NOTHING will change the fact that this baby is a blessing. That our family will love this baby and they will be cherished and adored. But, after a serious round of talking, and a lot of prayer my husband and I have decided that we have to make sure no more babies for a while. We neither one feel done. But I feel done for now. I have mama burn-out. I haven't been able to be the mother, the wife, the WOMAN, the ME that I feel God calling me to be. I feel called to be so much more than I am right now. To be so much more present that what I am able to be. So the decision has been made that there will be no babies for at least 3 years.
And knowing that won't be something to think (worry?) about, I feel...free. Freedom in getting to enjoy and chase a toddler without that familiar pull of round ligament pain. Freedom to nurse my toddler without worrying about painful nursing from pregnancy hormones. Freedom to go to school for my CNA and work overnights to honor the part of me that isn't just a mama, but a person as well. Freedom to look at taking some photography courses as a real possibility and not just a dream because they don't fall into my schedule of pumping or due dates. Freedom to take my doula training. Freedom to look at the four souls God has given my husband and I to guide and teach and learn from and soak them up and rejoice in them. Freedom to find myself as His child again, which is where the real freedom comes from, isn't it?
It is common knowledge in "birthy" circles that the Estimated Due Date (EDD) given to women by midwives and obstetricians in most everywhere is somewhat of a fallacy. Yes, the average time a woman will spend pregnant is 40 weeks. BUT, that is just an average. The normal range for a term pregnancy is 37 to 42 weeks (and based on some people's arguments the range could be as wide as 36 to 43; but for the sake of this post we'll stick with 37-42 as average since it is the accepted norm). Which means that if your EDD is, let's say January 1st, you could have a normal length pregnancy without being either "early" or "late" anywhere from December 11th to January 15th. Quite a difference than focusing on that one day, right?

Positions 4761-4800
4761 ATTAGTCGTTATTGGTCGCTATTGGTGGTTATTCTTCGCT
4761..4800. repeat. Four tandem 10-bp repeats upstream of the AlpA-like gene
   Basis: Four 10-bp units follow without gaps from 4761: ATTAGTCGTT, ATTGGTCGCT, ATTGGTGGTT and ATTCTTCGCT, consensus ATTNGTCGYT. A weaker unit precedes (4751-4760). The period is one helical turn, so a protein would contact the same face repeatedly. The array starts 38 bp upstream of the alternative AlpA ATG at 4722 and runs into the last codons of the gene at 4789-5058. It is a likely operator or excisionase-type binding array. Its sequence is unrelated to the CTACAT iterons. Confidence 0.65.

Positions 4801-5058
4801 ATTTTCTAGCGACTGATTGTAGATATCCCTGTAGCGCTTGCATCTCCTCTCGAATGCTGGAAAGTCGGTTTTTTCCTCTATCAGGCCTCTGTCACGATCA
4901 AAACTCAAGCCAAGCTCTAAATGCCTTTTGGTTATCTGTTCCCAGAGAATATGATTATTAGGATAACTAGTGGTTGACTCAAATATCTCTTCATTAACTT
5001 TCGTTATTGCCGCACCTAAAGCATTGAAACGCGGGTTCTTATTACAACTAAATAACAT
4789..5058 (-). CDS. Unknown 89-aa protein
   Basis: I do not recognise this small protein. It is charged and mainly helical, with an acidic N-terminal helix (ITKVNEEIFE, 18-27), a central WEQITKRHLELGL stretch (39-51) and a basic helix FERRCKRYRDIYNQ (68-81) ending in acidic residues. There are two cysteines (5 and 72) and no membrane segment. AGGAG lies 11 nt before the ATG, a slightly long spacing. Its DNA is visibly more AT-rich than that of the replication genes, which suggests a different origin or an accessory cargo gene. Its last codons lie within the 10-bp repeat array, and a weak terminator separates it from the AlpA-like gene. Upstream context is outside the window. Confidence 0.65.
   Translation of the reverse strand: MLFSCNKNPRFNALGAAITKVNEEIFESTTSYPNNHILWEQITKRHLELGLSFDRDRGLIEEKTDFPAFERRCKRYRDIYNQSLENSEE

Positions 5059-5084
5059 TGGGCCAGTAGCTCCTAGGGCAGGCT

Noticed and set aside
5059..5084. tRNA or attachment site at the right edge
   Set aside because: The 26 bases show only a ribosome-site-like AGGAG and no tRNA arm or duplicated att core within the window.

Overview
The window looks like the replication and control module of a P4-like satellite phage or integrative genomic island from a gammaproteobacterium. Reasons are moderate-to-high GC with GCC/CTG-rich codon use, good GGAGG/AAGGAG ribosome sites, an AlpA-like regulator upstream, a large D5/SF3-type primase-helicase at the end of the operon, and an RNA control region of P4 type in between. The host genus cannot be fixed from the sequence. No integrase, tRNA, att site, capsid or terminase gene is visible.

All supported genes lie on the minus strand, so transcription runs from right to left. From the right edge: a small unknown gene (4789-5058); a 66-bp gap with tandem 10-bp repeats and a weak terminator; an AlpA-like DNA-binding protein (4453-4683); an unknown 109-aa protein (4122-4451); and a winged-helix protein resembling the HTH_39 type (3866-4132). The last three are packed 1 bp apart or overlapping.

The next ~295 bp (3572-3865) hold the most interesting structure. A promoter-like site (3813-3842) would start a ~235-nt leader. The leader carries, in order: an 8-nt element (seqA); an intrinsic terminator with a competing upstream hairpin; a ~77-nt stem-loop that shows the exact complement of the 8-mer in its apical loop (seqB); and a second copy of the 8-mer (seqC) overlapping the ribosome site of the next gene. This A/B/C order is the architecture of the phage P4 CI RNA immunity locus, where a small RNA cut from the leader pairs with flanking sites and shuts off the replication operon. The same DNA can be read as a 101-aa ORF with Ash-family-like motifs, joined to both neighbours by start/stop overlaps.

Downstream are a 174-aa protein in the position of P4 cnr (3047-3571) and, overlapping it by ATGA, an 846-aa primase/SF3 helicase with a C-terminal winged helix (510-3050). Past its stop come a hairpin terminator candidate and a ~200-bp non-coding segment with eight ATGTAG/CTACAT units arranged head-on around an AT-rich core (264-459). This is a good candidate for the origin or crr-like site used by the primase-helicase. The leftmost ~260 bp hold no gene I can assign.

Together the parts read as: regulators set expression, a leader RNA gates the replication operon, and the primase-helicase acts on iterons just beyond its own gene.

The thing is, there's been a trend that I've noticed in a lot of natural birthing communities to ignore the first 3 weeks of that range. It is seen almost as a badge of honor to beat the EDD, to go past it. Women are using that 42 week mark as their due date, it's seen as beating the system or being more of a woman to be considered "overdue" by the medical community at large. Especially if you buck the pressure to induce, something that is very very understandably hard to do for both first time moms and mothers with little ones at home who may only have help available for a very short window of time.
And, there is NOTHING wrong with that. I comment women who carry their babies for 40+ weeks without being pressured into a non-medical induction or succumbing to society's pressure to just get that baby out. Scheduling birth is a big trend in our country (I would encourage ACOG to look at elective, non-medical induction, whether suggested by women or their providers, as a bigger 'cause celebre' than homebirth is!), and it's one that many are pressured into by all sides. Even knowing we were planning a homebirth, I started getting phone calls wanting to know when the baby was coming at what we thoughts was 38 weeks with my last pregnancy. And I wasn't even "due" yet! Turns out I was more realistically at 36 weeks; an entire month before when I would have been considered due to have the baby.